Net neutrality changes everything, wait – nothing

Written by on June 29, 2015 in Opinion with 0 Comments

fingerpainting funThe build up to, and debate about, Net Neutrality was tense. We felt that the Regulator was about to make a big messy blunder. We still feel that the Regulator is making a big messy blunder (which is a pity because we used to rather admire him). But it is transpiring that Net Neutrality is more about noise and posturing than about regulations with teeth.

It will allow the FCC to fine companies, pretty much at will, because every operator could be accused of breaking the rules somehow, in some way. It would be churlish to suggest that these fines provide income that helps justify the Regulator’s existence. The whole of the Net Neutrality issue is about a grey area the size of the telecoms market. Technically, operators must stop practices such as capping or  zero rating certain sites. But they won’t. Nor will the Regulator bring up the issue, unless, for some reason, he believes he absolutely has to.

What it will be used for is to justify mergers and acquisitions. Charter Communications is trying to buy Time Warner Cable (after Comcast completely failed to do so) and part of its strategy is to hire a net neutrality advocate who was absolutely against cable companies using and abusing networks. A major part of the ‘pitch’ to the Regulator is about adhering to Net Neutrality rules and going even further and saying ‘all customers will be treated equal’ (therein lies the clue) – apart from those who will be treated more equally.

As the writer of this excellent irreverent industry organ says, saying you will adhere to the rules and actually adhering to the rules are worlds apart. Apparently if you say you will be a crusader for Net Neutrality your ‘merger’ gets nodded through. And the next day you can launch caps and zero rated services, as fast as you like.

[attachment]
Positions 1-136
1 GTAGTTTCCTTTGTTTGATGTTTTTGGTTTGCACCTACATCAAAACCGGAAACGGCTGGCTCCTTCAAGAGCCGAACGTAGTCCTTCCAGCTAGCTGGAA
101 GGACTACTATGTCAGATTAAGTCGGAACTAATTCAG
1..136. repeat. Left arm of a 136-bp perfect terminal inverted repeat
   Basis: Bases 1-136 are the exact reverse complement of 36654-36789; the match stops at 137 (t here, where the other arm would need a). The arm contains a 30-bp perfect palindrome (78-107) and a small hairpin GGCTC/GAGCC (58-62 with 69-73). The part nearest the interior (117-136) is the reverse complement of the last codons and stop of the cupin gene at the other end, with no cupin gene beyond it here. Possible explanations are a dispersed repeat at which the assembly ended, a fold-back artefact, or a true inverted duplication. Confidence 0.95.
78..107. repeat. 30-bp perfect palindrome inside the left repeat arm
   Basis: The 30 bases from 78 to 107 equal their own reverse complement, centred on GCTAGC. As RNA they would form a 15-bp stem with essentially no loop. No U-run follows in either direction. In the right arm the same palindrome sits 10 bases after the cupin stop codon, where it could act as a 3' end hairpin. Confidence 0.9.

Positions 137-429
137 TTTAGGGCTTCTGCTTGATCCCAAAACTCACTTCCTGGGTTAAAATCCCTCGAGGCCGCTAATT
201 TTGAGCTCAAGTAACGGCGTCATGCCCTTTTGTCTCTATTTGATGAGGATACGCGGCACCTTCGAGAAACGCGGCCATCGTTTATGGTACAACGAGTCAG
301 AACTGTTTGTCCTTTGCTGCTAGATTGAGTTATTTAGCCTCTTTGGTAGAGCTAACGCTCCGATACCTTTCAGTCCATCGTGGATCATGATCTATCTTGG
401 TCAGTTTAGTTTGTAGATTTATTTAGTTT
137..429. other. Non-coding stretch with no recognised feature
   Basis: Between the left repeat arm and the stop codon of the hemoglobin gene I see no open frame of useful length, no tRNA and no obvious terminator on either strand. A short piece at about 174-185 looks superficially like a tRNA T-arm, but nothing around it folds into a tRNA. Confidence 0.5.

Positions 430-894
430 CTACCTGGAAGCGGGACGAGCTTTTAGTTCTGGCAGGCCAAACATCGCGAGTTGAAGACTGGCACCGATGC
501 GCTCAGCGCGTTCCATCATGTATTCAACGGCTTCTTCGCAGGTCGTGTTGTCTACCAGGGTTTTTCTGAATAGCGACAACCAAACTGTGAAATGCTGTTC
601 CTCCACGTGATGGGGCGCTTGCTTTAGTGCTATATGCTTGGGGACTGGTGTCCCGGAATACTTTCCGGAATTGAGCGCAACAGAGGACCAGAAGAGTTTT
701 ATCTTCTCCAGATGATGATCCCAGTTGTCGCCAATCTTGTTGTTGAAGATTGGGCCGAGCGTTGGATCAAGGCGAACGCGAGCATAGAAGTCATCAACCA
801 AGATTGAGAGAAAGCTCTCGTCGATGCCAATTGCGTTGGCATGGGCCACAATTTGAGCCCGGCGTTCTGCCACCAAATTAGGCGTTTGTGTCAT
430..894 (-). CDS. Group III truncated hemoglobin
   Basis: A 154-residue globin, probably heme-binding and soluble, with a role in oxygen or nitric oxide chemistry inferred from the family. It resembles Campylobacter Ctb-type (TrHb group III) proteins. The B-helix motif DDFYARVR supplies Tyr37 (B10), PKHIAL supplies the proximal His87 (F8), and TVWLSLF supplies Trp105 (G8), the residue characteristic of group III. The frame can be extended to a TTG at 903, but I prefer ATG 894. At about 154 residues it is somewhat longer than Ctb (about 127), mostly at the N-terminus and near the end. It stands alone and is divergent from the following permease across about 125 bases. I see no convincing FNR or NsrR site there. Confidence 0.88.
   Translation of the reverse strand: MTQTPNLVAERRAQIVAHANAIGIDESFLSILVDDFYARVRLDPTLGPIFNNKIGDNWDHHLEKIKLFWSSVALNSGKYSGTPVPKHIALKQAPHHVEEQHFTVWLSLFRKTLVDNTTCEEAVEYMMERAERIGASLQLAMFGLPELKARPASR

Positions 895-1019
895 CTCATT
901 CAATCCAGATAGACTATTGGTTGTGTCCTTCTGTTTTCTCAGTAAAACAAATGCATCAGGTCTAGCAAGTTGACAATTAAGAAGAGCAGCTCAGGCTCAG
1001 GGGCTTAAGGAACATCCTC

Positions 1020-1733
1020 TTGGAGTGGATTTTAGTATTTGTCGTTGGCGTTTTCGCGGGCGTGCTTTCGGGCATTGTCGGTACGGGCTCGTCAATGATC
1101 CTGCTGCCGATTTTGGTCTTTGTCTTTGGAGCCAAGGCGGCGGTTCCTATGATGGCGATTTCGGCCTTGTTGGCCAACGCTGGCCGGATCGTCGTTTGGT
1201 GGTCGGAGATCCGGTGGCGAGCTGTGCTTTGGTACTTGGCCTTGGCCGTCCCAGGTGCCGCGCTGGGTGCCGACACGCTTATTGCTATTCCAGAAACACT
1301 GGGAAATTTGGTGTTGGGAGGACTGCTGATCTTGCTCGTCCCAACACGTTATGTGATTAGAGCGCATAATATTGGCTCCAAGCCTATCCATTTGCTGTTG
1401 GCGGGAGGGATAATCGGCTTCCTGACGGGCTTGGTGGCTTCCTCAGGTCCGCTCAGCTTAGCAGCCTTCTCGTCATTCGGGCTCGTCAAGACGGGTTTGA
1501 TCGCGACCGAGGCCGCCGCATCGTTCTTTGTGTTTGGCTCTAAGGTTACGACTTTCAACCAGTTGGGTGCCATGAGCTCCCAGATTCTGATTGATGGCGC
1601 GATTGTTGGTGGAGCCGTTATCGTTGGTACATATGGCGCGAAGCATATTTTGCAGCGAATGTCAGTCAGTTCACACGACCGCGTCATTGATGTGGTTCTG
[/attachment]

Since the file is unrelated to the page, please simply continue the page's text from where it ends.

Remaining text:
It is unpleasant to poke fun at Regulators, but it is too easy. They seem to be toothless civil servants whose business models reflects that of ‘Parking Attendants’ in British cities. The more money you bring in, the more you justify your existence. As one pundit put it last week, ‘why don’t they all turn telecoms operators into utilities and be done with it.’ Indeed, that discussion is now fully on the table. An opinion piece in the UK’s Daily Telegraph asks whether mobile device customers would prefer to pay Apple or Google for their mobile service, rather than EE or Vodafone. It is an interesting piece, wondering aloud whether the clout of the two tech giants will be enough to force themselves between the customer and the network provider. With the arrival of a universal SIM and early experiments with an MVNO model from Google, it just may be that our thesis that Apple will end up with the cool devices, but Google will end up with the universal operating system is correct. Mobile operators fear losing the customer relationship more than anything, but they are busy doing so anyway.

With the Regulator still tying the hands of the operator, and tech companies not having that regulatory anchor of conformity to worry about, operators should think about their wholesale business – and not just as Plan B.

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About the Author

About the Author: Alex was Founder and CEO of the Global Billing Association (GBA), a trade body focused on the communications sector. He is a sought after speaker and chairman at leading industry conferences, and is widely published in communications magazines around the world. Until it closed, he was Contributing Editor, OSS/BSS for Connected Planet. He is publisher of DisruptiveViews and previously BillingViews. .

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